Setting a single date for ending the sale of new petrol, diesel and hybrid vehicles would be a mistake, the BVRLA has told the Government in its response to the 2035 phase out consultation.
The BVRLA has said that a single date would be unambitious for certain fuel types and near impossible to achieve by 2035 for others, consequently urging the Government to focus on the different segment needs rather than implementing a blanket ban across the board on one day.
“Our response is the culmination of the biggest policy engagement process we have ever undertaken, involving dozens of stakeholders and BVRLA members from across the rental, car club, leasing and fleet management sectors,” said chief executive, Gerry Keaney.
“The net-zero transition is a huge undertaking and government must give specific consideration to the demand measures that will drive uptake, the supply measures that will ensure sufficient vehicles are available and the infrastructure measures that will meet different fleet operating requirements.”
The association has asked the Government to undertake a regular review of progress towards any phase out dates, and to only end new hybrid car and van sales if battery electric vehicle supply, affordability and infrastructure is able to meet the requirements of all fleet segments.
The BVRLA has also published new independent tax modelling from Cambridge Econometrics which shows that the Government will need to invest nearly £100bn between now and 2050, if it is to have any chance of meeting its phase out target for the new car market.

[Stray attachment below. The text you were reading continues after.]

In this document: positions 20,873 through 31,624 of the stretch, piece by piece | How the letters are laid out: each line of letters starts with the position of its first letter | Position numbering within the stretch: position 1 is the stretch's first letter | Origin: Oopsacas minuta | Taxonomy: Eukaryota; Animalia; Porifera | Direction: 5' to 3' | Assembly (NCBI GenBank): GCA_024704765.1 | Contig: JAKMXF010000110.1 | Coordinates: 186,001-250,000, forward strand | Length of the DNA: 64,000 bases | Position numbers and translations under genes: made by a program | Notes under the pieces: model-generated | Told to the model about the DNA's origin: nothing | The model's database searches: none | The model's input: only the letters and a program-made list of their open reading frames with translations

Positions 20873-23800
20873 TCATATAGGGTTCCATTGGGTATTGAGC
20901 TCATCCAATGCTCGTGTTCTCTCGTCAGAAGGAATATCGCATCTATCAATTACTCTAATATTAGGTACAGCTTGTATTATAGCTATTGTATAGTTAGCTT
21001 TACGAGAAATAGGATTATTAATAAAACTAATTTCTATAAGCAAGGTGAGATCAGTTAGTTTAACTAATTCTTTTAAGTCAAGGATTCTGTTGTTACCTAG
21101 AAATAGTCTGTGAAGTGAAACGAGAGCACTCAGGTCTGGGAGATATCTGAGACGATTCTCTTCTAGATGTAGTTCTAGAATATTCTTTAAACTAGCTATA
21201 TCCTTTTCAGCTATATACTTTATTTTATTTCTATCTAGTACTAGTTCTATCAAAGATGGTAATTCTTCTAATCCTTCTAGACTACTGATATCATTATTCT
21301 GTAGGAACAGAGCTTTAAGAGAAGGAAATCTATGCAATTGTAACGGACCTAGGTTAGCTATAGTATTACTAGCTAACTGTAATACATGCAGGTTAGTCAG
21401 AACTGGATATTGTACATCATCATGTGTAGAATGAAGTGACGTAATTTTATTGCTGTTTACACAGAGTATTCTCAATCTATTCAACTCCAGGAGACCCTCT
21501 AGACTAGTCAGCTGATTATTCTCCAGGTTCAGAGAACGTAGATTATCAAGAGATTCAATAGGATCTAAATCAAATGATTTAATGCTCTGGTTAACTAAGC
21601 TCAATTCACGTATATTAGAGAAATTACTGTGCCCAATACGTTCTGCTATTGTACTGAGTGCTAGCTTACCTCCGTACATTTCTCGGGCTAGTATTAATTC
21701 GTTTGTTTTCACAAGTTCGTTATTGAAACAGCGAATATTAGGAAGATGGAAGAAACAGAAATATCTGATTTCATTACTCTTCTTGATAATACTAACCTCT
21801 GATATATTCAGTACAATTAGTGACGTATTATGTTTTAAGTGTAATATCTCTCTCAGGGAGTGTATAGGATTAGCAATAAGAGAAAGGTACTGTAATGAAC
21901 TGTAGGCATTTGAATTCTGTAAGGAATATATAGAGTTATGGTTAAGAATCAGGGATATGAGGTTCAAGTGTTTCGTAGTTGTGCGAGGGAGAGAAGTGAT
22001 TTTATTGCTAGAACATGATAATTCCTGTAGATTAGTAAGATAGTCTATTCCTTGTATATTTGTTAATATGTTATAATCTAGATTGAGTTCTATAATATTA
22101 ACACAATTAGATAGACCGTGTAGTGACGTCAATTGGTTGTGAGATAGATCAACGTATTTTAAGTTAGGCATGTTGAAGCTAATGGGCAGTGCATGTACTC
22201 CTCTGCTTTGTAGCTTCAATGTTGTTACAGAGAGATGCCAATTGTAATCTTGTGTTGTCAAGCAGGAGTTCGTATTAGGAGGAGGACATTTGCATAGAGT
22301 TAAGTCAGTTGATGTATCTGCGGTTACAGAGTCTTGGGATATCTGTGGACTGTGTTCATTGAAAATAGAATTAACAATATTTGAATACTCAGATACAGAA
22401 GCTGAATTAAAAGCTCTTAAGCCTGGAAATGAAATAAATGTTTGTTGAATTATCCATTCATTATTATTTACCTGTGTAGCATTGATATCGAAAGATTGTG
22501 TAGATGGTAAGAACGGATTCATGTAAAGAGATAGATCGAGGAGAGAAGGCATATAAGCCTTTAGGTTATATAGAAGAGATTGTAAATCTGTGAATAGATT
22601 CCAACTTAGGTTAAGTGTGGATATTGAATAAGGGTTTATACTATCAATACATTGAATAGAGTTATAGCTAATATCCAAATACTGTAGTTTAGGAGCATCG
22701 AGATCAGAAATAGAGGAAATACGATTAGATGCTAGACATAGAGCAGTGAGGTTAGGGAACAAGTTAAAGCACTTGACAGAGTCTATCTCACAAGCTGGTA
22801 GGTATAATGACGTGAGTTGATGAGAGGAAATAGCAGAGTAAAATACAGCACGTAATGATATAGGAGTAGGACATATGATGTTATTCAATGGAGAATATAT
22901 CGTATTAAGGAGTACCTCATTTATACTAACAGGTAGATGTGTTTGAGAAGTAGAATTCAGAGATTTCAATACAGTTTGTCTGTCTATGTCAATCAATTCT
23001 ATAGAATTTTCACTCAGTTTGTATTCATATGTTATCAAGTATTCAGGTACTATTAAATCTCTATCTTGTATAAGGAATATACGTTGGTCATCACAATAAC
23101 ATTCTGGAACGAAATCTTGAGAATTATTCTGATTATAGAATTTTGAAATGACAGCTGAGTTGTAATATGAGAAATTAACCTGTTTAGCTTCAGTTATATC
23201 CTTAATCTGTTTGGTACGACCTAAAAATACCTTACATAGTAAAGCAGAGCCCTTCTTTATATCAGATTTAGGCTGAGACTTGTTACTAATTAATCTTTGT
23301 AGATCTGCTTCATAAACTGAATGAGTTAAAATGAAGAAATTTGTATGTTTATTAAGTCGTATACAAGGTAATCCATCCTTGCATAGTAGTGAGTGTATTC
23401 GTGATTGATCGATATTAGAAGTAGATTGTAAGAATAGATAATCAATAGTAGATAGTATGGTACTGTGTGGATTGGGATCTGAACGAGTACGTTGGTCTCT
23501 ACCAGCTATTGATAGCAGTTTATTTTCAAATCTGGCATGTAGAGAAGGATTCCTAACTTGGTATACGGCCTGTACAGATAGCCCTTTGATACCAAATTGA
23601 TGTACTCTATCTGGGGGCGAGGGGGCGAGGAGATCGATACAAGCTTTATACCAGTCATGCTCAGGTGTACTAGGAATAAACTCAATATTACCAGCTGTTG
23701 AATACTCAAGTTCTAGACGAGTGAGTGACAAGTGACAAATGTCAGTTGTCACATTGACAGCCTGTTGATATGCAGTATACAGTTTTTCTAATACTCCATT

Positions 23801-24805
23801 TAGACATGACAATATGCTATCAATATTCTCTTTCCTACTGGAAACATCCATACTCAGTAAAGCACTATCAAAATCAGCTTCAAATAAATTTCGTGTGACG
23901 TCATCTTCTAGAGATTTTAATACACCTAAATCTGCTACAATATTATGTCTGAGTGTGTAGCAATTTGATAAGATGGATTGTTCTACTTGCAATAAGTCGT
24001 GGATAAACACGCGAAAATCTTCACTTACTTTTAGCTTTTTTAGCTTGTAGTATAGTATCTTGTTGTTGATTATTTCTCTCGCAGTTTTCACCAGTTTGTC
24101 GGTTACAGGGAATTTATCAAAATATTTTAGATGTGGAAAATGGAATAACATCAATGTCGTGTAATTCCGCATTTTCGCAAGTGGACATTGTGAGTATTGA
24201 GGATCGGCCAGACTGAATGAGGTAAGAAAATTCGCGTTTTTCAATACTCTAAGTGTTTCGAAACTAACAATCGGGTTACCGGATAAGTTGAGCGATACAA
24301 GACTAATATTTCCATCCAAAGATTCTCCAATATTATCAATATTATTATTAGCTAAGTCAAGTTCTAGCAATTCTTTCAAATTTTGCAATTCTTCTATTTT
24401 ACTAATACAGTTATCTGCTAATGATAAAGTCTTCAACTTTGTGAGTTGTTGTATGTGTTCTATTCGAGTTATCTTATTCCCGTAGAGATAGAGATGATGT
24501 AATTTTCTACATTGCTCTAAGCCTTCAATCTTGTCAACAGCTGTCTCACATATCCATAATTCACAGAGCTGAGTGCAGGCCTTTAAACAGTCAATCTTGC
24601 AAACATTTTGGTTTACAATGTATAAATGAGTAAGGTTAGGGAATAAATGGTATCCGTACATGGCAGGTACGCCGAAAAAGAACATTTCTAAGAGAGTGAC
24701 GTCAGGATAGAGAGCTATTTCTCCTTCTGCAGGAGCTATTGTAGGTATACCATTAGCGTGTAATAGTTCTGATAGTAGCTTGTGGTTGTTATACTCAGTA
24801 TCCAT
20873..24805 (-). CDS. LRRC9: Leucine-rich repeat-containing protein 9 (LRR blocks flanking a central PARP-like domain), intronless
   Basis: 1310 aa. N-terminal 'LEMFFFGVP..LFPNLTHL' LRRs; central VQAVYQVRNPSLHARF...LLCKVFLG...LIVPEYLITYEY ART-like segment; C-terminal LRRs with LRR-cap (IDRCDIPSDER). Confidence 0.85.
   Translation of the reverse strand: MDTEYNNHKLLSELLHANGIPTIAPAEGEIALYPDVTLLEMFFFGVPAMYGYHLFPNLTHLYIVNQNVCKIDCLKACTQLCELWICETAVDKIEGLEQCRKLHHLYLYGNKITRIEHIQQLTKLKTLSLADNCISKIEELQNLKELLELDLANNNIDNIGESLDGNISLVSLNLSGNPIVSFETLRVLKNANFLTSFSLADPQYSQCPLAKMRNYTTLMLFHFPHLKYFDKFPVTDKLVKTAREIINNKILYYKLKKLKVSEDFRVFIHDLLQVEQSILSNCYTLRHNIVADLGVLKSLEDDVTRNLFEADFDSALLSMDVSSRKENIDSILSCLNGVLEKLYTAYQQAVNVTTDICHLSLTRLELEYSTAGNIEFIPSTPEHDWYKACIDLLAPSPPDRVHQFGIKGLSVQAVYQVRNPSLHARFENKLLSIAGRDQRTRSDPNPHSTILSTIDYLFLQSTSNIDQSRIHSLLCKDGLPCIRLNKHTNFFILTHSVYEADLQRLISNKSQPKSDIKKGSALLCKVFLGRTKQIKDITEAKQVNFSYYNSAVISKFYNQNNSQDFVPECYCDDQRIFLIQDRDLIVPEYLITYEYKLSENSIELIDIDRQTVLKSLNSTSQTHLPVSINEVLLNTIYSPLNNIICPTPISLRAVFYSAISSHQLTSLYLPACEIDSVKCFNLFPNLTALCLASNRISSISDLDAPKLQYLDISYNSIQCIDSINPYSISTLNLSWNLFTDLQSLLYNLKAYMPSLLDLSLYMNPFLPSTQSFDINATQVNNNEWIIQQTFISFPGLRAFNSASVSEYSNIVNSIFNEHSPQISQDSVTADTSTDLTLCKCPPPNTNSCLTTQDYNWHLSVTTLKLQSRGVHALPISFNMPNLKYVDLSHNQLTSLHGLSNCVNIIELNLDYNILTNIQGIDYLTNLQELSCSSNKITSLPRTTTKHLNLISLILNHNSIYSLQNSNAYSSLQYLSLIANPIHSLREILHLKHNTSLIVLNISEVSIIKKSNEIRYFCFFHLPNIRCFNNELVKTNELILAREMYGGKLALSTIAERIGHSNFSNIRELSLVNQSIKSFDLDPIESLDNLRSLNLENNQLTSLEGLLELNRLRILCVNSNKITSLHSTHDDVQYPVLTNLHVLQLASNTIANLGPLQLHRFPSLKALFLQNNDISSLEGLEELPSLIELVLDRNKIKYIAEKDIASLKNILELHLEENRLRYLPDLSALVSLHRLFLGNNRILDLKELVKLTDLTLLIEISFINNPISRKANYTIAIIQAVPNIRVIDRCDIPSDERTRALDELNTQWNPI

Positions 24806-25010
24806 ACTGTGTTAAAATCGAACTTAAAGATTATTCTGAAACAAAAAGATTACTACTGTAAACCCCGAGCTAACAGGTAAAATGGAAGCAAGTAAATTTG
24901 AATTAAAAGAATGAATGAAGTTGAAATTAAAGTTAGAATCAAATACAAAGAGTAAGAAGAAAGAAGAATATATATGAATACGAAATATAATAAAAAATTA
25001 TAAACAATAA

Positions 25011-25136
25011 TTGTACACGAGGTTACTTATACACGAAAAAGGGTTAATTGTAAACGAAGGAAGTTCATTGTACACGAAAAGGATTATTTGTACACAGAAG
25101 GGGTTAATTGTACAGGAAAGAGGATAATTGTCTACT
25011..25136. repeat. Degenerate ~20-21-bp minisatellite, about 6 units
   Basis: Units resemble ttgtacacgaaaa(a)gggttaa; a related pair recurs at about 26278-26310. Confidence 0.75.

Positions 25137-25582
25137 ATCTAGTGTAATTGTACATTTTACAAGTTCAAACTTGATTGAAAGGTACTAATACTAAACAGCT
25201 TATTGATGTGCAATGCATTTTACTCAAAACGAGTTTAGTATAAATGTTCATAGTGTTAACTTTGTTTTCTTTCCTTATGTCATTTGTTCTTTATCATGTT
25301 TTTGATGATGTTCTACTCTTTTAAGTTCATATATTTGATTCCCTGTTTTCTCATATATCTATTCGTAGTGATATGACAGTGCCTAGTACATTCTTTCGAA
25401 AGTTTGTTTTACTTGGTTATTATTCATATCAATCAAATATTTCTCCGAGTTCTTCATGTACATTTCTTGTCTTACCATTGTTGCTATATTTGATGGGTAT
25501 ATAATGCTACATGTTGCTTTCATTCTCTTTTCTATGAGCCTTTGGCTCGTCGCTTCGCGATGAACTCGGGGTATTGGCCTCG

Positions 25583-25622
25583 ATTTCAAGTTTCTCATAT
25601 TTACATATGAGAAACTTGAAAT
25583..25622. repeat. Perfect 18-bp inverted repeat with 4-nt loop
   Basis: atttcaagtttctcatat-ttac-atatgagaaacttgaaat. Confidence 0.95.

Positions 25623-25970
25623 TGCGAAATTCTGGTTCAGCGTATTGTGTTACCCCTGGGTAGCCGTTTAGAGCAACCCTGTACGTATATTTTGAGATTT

“The Government is about to set road users some very ambitious and expensive targets for decarbonising their fleets,” added Keaney.
“BVRLA members are up for the challenge, but government needs to show similar ambition and investment in providing a supportive policy environment and an effective tax and incentive regime.
“Zero emission vehicle mandates are not the answer. We need to align our electric vehicle strategy with our closest markets in the EU, where grants and incentives have proved much more successful.”
This week Keaney has also written to transport secretary Grant Shapps, expressing concern at the lack of fleet sector representation on the Department for Transport’s new Net Zero Transport Board.
“The list of people included on the Board shows a worrying lack of regard and acknowledgment for the views of those that buy vehicles, pay motoring taxes and use roads.
“BVRLA members own and operate more than five million vehicles and were responsible for around 80% of new battery electric vehicles registered in 2019. The secretary of state has missed a massive opportunity to tap into that knowledge and experience.”